By now, most people are aware that our world – especially the situation with Covid-19 pandemic – is changing and developing lightning fast.
For example, the opening line of my last week's canny view column was, "On August 12 the 52nd Parliament dissolves in New Zealand, and the 2020 General Election will be held on Saturday September 19."
The first half of that statement is not correct anymore.
A mystery Covid-19 outbreak in Auckland on August 11 has forced the Government to postpone the dissolution of parliament as the country's alert levels changed at noon on August 12. The very next morning, New Zealand share market dropped by 2.4 per cent in the opening minutes and after 20 minutes of trading the S&P/NZX 50 Index was down 304 points.
As the virus drags on in offshore markets, it's hard to find an investor who hadn't already assumed some form of second wave of Covid-19 in New Zealand.
Part of the problem surrounds defining what a second wave involves – whether it's large enough to see mass lockdowns once again or whether it just means ebbs and flows in infection rates and the periodic isolation of specific areas and regions.
If we learned anything from witnessing a steep dive in share prices in March followed by the rebound, it is that no one can reliably predict what is going to happen in markets.
But to have a successful long-term investment experience, it is essential every investor understands what the journey ahead would look and feel like.
If you ask a Hawke's Bay farmer about average rainfall figures, he or she is likely to look at you sceptically. Knowing how actual rainfall varies from year to year, farmers carefully manage their crops and irrigation. It's a lesson many investors could learn as well.
Since the S&P 500 officially became constituted of 500 stocks in 1957, it's average annual return has been a little over 8 per cent. During those 63 years, the index has returned between 7 per cent and 9 per cent on only four occasions. It has more commonly produced a return of between 19 per cent and 21 per cent, which has happened five times.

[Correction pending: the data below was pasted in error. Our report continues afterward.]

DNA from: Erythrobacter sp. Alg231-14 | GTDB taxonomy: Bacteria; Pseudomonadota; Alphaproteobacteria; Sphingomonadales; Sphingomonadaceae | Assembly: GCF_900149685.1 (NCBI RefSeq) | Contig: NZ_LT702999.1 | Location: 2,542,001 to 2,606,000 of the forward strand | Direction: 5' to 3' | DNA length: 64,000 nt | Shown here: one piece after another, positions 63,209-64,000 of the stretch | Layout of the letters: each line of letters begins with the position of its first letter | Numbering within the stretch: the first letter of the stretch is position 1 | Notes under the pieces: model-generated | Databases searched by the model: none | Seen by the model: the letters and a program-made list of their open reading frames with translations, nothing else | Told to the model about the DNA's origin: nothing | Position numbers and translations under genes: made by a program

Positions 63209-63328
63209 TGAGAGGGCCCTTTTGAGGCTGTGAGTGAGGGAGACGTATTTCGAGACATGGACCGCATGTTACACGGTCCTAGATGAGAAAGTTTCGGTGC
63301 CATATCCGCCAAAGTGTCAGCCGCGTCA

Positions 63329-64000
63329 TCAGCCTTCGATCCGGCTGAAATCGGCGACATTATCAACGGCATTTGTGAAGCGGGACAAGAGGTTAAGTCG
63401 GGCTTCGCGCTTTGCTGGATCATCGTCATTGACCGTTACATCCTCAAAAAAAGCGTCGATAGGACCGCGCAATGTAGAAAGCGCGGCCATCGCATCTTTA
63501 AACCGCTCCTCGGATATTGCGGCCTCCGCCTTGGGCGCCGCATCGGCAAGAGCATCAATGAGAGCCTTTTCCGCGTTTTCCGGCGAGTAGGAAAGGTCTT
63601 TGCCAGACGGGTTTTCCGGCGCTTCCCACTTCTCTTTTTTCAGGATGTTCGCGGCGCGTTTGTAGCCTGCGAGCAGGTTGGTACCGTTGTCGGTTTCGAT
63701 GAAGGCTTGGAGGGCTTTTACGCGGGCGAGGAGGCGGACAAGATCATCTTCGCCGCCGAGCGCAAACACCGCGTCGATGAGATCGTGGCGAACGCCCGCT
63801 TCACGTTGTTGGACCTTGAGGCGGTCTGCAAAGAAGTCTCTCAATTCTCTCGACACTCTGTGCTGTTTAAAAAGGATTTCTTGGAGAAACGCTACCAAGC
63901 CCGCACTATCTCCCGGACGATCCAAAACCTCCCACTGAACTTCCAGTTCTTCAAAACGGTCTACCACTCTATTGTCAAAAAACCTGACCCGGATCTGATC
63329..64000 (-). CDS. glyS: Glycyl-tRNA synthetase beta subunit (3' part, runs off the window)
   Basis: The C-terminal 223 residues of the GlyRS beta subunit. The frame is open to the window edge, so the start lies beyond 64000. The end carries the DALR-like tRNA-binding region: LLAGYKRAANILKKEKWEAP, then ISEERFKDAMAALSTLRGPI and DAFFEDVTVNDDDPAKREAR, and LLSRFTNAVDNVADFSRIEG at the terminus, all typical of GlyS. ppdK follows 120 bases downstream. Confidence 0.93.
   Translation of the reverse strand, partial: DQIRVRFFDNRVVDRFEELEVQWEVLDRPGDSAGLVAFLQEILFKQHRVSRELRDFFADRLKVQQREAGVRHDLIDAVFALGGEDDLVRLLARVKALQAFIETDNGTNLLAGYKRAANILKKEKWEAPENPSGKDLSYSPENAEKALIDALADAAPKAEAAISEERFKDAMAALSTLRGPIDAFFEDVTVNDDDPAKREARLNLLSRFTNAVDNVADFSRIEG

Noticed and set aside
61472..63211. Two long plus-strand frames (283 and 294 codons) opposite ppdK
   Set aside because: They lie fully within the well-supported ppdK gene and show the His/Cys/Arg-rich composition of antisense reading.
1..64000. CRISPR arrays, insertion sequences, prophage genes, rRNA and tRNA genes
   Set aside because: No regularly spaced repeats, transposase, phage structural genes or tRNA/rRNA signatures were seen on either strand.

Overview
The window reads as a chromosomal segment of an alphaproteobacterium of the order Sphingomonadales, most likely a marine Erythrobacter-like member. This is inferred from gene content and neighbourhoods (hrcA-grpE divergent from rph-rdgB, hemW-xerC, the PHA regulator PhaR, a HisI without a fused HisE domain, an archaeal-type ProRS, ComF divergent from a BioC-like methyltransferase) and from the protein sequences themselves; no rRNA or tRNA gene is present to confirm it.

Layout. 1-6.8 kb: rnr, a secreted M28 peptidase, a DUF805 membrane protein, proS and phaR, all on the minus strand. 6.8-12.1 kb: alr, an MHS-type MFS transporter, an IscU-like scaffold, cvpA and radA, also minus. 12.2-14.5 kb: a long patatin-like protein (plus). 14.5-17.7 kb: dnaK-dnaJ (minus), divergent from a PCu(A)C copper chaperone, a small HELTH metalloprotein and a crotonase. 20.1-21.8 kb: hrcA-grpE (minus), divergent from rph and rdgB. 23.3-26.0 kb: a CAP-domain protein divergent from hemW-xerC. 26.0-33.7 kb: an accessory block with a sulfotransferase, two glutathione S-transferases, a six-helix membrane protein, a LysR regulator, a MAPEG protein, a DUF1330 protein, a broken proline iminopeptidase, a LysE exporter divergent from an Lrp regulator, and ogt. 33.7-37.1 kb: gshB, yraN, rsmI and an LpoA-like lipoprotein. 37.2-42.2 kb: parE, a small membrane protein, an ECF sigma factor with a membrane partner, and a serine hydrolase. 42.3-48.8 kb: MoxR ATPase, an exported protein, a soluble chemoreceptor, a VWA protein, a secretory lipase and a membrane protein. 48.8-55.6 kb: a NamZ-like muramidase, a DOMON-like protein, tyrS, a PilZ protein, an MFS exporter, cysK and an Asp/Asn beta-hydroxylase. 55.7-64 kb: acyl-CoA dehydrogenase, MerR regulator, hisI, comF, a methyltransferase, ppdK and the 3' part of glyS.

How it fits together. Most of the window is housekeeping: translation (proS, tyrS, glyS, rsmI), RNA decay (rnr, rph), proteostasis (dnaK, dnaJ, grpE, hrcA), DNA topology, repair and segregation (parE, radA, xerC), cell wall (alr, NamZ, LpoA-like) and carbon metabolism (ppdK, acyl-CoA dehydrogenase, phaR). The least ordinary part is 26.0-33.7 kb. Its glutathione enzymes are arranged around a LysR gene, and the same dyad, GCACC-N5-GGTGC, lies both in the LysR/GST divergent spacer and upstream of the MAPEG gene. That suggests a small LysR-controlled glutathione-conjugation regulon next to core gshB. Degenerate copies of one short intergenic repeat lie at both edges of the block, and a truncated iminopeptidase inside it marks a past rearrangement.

What characterises the stock market is unpredictability. It is perfectly "normal" for the stock market to react to news we have never experienced before and is largely unexpected.
Ironically, this unpredictability is cause for optimism rather than fear. It is the risk any investor must take when investing in stocks. But it is a risk that has consistently been rewarded.
As Elroy Dimson, Professor of Finance at Cambridge Judge Business School points out, the stock market has persistently out-performed bonds and cash in countries all over the world over more than 100 years.
Is volatility a time to pick stocks?
Each day almost $700 billion of stocks are traded across the world. Without doubt, a lot of information and expectations about the future are being factored into the prices in those trades. Remember – for every seller there must be a buyer.
Most explanations of recent market behaviour reflect hindsight bias detailing what everyone now knows. It is rare to hear someone asked a question about a market move and not give a detailed after-the-fact explanation. Few are willing to admit that they really don't know or that many market moves are simply random.
It is also common to hear a stockbroker say a stock picking approach is best adopted when markets are emerging from a stressed environment, as it's easier to pick the undervalued stocks. Their value proposition is to make 12-month forecasts and then trade clients into the next "big thing". Many research papers refute this approach, but my favourite is by Matt Walcoff and Lynn Thomasson.
Working for Bloomberg, they analysed all US broker recommendations for stocks included in the S&P 500 Index for the period March 2009 (which was the low point for markets during the GFC) to January 2011. The report found:
Stocks with the most broker buy recommendations rose by 73 per cent on average during the period
S&P 500 Index rose by 88 per cent during the period
Stocks with the fewest broker buy recommendations rose by 165 per cent on average during the period
Result: An investor would have made 53 per cent more in returns by buying the stocks the brokers said to stay away from.
Conclusion: Although some investors might find it easy to stay the course in years with above average returns, periods of disappointing results may test an investor's faith in markets. But with a good financial adviser by your side, who ensures every decision you make is aligned with what is most important to you and your long-term goals, you can ultimately endure the ups and downs in the market.
Nick Stewart is an authorised financial adviser and CEO at Stewart Group, a Hawke's Bay-based CEFEX certified financial planning and advisory firm. Stewart Group provides personal fiduciary services, Wealth Management, Risk Insurance & KiwiSaver solutions.
The article is prepared in association with Stewart Partners, Australia. The information provided, or any opinions expressed in this article, are of a general nature only and should not be construed or relied on as a recommendation to invest in a financial product or class of financial products. You should seek financial advice specific to your circumstances from an Authorised Financial Adviser before making any financial decisions. A disclosure statement can be obtained free of charge by calling 0800 878 961 or visit our website, www.stewartgroup.co.nz